Four years after Bing became Detroit's mayor, however, the city's problems have only worsened. Now, he may have to hand control of Detroit to the state of Michigan, which would make it the largest U.S. city to financially fail and be taken over by a state government.
Detroit, home of General Motors, is the center of the faded manufacturing region now known as the Rust Belt. It has lost over 1 million people since 1950.
Between 2000 and 2010 alone, the city of 700,000 lost a staggering quarter-million residents. They left in search of better schools or to escape crime, leaving behind a decaying metropolis with one of the highest unemployment rates in the U.S.
Bing, 69, has been swept up in the despair that has come to symbolize much of the city in his first term as mayor. The Democrat grudgingly sees handing off control to an emergency manager as carrying out his duty as a leader.
A state-appointed review board declared Detroit in a financial emergency last month, citing a $14 billion mountain of debt, a $327 million budget deficit and other issues in a report submitted to Michigan's Republican governor.
The report said there was no good plan from Bing or Detroit's City Council to turn things around. Gov. Rick Snyder agreed, setting in motion the possible appointment of a manager over the city's finances.
Some in Detroit don't want to give up without a fight. The City Council has voted to challenge the state's proposal to appoint an emergency manager for the city's finances.
But Bing declined Wednesday to be a party to that challenge.
"For me, I don't mind fighting, but I'm not stupid," he said in an interview with The Associated Press this week. "If I know I'm going to get in a fight that I have no chance of winning, why in the hell should I get in that fight? I'm much better off walking away from that and fight another day."
Some say giving up control would be just the latest failure for Bing, despite his fame.
In 1980, he founded Bing Steel in Detroit. The company grew into a small empire of steel and automotive supply operations, with hundreds of jobs, surrounded by aging houses in a weary neighborhood.
From there, Bing watched as the city's economy stalled and all but collapsed. At the same time, once-popular Mayor Kwame Kilpatrick became entangled in a sex scandal that would force his resignation and later send him to prison.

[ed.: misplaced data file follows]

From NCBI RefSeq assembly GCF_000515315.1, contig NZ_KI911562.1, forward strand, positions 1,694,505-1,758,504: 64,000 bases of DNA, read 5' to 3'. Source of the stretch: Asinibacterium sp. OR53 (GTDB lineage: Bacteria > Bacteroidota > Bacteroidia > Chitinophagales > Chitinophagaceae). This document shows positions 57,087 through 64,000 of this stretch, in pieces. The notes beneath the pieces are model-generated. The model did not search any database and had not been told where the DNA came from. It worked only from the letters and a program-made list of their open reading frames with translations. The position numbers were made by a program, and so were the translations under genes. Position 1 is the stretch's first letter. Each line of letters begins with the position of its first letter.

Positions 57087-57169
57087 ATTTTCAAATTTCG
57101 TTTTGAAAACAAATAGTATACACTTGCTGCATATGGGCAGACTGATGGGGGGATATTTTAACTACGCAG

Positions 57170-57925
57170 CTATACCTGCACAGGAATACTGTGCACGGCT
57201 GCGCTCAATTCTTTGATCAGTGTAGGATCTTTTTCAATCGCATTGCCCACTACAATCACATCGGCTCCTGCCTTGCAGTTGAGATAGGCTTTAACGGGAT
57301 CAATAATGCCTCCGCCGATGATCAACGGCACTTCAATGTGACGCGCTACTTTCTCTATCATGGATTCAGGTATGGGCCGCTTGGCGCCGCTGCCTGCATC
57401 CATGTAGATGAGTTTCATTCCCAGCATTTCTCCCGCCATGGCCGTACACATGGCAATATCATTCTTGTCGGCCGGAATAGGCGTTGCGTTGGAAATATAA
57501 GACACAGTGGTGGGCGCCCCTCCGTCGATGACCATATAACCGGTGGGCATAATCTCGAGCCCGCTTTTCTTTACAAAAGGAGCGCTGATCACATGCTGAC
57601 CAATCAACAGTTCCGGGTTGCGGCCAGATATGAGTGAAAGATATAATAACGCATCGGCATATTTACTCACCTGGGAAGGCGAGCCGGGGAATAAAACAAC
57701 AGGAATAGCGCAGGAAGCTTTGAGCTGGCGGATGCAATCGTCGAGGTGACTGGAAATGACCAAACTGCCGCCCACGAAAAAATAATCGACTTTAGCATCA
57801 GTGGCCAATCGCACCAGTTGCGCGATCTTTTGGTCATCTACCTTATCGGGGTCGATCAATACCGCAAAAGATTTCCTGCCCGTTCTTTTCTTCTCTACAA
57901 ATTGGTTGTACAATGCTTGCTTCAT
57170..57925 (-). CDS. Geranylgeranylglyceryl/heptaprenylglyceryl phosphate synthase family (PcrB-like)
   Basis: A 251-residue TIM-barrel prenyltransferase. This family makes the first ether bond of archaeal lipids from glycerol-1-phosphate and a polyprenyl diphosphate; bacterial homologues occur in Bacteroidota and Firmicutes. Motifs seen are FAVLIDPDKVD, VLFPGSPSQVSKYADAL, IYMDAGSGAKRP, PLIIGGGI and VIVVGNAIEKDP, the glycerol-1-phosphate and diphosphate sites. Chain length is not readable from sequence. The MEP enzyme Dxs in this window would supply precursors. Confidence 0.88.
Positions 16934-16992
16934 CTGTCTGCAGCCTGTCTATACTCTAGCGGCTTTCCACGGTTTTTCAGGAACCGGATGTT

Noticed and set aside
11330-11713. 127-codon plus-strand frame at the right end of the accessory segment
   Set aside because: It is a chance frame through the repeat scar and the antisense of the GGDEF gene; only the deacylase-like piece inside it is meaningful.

And people were fleeing, even as Bing took office. With them went a great deal of the tax base.
Bing said previous elected leaders were "more concerned about re-election" than healing Detroit's ills.
"I don't think there's been a mayor beset with more significant challenges in the United States," said L. Brooks Patterson, the Republican executive for nearby Oakland County. "Just look at Detroit's finances. They didn't collapse over the last two years. They've been in a downward spiral for at least a decade, if not longer."
Even so, Bing may have been better off calling for an emergency manager from day one, Patterson said.
Under Michigan law, emergency managers have the power to develop financial plans, renegotiate labor contracts, revise and approve budgets to help control spending, sell off some city assets and suspend elected officials' salaries.
It's not clear what role Bing would have if an emergency manager is appointed. And Bing has yet to say if he will even seek re-election later this year.
If he walks away now, some observers think Bing won't be remembered very fondly.
"His legacy as a politician is not a very good one," said political analyst Adolph Mongo.
"When he hands over the keys," Mongo said, "he'll be remembered as a person who couldn't pull Detroit out of the big, black hole."